As part of Toronto Beer Week, Steam Whistle Brewery organized a bus trip to a hop farm just outside of Stoufville. The field is just under an acre, which Sandy grows with the help of friends to be used for research by Steam Whistle. Three types of hops are grown here but unfortunately I did not write down the names.
Sandy, the owner, was quite informative about the operation and the quality of hops. The real harvest was done in August so the hops we were seeing were second growth which would not be used. They are still very floral and quite aromatic. I was surprised that hops grew on vines. I had thought they were low growing plants. Sandy said they have to watch the growth as they can grow a foot and a half in a week, so need to be cut back so the nourishment of the soil go to the hop cones and not the growth of the vine.
I enjoyed wandering through the rows of vines, picking some of the cones which had not yet browned, pulling them apart and rubbing them in my hands to release the intensity of the fragrance. It is a wonderful smell. Teena did get a little tired of me holding my hop-yellowed hand to her face exclaiming "Smell this!", which I did about every 5 minutes.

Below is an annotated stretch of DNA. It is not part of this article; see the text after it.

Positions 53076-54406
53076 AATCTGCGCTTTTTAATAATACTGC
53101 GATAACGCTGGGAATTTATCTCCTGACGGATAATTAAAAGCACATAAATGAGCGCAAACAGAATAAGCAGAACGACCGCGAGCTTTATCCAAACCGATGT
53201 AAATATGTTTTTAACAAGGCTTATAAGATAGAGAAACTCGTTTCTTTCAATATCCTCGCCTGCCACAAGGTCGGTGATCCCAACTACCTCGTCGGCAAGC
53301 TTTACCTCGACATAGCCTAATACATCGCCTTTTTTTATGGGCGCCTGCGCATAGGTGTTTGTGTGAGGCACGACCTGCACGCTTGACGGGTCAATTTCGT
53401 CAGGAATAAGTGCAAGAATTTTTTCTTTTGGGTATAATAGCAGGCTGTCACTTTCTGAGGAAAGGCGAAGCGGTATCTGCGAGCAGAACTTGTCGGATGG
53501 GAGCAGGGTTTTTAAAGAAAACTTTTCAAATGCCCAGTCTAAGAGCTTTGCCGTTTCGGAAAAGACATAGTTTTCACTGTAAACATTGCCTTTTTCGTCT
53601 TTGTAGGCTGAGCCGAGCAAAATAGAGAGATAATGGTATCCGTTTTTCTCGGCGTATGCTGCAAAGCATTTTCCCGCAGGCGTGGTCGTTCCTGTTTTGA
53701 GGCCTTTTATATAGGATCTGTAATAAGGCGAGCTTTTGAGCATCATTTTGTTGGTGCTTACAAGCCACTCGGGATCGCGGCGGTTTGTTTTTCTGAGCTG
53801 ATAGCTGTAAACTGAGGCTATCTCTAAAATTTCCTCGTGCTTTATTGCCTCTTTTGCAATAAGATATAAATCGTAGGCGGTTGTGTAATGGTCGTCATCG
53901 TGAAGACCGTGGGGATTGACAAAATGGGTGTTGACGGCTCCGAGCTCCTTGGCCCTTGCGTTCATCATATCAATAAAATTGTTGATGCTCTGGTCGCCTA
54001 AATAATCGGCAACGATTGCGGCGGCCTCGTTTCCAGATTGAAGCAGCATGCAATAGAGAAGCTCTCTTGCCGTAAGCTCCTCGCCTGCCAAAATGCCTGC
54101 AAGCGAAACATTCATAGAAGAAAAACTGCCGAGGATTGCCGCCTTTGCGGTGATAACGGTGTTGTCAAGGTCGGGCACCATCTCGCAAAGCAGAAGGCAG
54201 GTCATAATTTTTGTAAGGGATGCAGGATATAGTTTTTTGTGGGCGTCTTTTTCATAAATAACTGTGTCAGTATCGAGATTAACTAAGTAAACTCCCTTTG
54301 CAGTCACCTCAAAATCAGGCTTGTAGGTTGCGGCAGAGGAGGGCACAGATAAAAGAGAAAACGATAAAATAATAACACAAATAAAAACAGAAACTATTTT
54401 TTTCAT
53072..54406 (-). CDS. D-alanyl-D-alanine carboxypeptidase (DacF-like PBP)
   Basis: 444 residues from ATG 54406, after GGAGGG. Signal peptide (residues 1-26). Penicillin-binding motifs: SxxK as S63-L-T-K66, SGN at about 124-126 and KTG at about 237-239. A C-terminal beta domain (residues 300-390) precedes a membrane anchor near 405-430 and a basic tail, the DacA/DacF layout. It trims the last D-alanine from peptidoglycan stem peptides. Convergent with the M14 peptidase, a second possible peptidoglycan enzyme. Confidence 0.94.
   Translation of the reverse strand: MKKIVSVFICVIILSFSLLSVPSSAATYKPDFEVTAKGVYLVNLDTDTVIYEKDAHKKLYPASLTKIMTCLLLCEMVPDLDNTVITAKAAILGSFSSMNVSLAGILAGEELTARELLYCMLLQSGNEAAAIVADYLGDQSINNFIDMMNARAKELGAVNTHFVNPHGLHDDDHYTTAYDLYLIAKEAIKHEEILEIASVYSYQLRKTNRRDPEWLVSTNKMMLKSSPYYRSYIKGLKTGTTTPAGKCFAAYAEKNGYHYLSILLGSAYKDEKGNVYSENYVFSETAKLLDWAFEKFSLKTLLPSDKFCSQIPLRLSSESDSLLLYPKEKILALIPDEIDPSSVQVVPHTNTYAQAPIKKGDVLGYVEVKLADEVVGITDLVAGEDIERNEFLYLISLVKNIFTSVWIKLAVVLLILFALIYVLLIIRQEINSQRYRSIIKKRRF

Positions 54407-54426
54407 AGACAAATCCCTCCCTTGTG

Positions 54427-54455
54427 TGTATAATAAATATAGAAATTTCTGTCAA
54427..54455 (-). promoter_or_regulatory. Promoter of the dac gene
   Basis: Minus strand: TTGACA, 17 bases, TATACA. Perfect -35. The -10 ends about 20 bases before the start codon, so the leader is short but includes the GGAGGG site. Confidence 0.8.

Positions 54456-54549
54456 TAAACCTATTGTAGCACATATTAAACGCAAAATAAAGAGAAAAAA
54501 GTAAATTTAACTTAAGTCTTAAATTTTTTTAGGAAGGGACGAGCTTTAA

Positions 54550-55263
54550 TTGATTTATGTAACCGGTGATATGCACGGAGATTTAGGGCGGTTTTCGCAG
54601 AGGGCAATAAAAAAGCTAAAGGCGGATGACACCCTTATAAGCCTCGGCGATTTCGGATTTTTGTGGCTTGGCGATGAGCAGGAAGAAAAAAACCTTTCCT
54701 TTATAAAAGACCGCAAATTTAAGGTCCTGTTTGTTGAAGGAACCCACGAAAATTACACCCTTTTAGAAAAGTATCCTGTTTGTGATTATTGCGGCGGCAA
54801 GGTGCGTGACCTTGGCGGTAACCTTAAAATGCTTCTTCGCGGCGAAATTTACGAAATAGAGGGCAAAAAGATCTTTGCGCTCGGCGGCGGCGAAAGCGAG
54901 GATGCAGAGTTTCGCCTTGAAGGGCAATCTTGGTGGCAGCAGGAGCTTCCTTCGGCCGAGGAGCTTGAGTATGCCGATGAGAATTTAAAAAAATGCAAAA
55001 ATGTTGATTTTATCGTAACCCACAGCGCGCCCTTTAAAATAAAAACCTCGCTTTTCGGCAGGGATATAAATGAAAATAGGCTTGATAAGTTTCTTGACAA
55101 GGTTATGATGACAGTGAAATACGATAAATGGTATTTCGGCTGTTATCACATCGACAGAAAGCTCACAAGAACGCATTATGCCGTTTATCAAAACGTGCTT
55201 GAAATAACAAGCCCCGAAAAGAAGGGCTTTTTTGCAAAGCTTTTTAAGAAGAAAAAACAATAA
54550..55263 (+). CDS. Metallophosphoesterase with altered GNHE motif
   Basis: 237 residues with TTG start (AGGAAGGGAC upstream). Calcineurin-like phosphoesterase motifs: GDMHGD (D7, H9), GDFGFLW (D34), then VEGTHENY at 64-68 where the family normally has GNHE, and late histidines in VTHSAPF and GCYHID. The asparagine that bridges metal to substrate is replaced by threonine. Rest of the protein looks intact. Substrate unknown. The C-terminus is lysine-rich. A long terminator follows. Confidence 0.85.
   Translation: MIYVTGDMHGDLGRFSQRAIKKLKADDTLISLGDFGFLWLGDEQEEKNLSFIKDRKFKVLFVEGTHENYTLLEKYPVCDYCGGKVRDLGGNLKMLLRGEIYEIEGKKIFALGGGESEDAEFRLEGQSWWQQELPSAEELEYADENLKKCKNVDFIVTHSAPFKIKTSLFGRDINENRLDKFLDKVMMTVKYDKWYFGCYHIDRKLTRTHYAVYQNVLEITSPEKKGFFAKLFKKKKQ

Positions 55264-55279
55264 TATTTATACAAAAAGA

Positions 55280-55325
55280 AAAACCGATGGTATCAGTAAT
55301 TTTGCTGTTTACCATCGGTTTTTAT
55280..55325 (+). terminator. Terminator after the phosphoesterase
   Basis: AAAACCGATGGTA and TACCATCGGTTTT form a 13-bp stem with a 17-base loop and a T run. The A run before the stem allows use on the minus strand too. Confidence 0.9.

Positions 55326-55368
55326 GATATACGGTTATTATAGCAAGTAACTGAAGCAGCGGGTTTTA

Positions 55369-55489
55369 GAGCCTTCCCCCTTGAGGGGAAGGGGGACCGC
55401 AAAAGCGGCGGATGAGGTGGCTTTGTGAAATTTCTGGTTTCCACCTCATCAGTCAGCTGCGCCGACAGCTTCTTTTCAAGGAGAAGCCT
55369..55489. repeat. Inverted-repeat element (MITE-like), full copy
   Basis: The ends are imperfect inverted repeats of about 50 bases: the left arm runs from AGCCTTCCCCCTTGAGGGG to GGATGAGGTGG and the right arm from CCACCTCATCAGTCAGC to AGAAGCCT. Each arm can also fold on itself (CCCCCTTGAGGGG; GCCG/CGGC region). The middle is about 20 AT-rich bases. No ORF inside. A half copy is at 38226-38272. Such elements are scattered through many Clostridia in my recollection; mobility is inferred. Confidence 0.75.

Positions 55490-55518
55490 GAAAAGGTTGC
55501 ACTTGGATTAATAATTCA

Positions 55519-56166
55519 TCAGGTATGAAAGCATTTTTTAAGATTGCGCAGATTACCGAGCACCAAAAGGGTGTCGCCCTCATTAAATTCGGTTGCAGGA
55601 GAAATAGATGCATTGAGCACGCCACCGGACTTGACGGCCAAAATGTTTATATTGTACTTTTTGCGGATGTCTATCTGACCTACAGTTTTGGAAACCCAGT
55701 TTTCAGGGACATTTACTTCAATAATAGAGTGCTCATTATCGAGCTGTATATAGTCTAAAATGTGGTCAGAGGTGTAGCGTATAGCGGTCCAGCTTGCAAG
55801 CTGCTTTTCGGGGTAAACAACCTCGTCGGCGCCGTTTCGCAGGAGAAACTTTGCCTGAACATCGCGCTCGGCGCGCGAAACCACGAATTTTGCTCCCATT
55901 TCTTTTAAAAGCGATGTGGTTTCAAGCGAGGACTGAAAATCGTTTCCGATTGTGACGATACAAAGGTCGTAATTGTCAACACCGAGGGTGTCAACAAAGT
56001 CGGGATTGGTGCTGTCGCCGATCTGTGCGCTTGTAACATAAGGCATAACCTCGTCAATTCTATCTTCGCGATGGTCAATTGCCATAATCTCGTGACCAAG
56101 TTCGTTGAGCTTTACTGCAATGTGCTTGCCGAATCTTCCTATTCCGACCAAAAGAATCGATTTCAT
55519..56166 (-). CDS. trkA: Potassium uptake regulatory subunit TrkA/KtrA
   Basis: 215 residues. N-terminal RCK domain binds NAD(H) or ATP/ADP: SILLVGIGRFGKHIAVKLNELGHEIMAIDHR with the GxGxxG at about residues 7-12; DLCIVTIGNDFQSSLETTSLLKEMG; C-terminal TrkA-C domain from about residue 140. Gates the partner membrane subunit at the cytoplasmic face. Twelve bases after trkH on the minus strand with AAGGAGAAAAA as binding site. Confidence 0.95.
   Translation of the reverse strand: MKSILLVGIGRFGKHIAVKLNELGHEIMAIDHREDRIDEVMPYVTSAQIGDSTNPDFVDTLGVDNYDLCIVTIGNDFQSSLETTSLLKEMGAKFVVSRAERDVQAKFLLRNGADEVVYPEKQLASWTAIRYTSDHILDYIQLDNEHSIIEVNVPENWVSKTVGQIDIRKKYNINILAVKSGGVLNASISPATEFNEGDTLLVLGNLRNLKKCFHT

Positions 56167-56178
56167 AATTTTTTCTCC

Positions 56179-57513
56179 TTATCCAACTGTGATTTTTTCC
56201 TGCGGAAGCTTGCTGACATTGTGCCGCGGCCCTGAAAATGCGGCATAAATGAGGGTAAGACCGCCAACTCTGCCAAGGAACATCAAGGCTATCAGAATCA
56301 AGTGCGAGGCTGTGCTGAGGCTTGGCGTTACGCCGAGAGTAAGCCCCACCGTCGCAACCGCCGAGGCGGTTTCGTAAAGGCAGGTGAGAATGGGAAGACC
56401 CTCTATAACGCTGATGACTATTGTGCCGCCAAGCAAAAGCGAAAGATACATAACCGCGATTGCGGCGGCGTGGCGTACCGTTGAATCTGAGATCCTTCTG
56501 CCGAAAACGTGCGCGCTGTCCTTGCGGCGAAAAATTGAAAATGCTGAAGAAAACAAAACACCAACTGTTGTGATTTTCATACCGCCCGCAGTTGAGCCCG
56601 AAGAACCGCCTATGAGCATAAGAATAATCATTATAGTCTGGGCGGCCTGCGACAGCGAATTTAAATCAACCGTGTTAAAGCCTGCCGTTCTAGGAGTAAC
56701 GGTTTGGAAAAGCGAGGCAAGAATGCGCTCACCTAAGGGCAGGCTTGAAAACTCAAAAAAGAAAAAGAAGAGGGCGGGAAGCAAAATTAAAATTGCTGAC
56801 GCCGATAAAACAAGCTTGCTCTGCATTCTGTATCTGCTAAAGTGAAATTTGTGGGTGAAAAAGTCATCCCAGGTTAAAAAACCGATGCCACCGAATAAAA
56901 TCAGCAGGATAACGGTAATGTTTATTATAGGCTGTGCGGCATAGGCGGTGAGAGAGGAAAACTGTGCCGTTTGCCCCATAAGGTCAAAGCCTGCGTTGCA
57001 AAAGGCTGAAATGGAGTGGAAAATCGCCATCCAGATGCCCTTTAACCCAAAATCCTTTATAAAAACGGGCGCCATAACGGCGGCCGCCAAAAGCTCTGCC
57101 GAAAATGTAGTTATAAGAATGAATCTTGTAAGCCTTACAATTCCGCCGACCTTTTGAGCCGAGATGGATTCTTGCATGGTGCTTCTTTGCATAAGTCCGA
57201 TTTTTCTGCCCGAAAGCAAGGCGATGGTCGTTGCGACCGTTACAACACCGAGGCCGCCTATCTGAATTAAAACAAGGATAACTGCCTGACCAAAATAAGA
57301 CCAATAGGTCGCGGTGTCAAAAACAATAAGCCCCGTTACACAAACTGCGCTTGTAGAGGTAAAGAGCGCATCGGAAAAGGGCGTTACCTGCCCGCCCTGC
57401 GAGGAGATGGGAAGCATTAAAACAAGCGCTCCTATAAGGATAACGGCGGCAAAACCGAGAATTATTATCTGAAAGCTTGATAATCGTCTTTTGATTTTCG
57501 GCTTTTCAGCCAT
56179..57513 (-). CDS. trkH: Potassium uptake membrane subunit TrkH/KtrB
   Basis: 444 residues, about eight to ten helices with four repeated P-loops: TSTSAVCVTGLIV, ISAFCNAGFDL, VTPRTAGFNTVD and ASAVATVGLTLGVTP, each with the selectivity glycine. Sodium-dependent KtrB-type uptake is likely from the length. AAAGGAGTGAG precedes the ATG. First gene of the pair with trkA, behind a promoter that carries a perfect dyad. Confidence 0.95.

Sandy had recommended to crush a hop and drop it in our beer, something that the good folks at Steam Whistle supplied for us in good quantity. I did so and it did bitter the beer further but sometimes I would forget that I had done so and take a big swig which ended up with some hop pieces in my mouth. I then figured that Steam Whistle knows how to hop a beer, and did not try adding any further hops to my other beer.
It was 20 bucks for the day. I learned a lot, had a ball and would not mind heading up next August to help in the harvest.
Thanks, Sandy. Thanks, Steam Whistle! It was a fabulous day!
For Teena's take on the day and more pictures, click here.
The Steam Whistle bus.
Sandy was an interesting and fun guide through his farm
This gives some idea on how high hop vines grow
The mighty hop!
The hop field
Although these have browned it gives some indication of the yield in a vine
A close up of hops on the vine
Post a Comment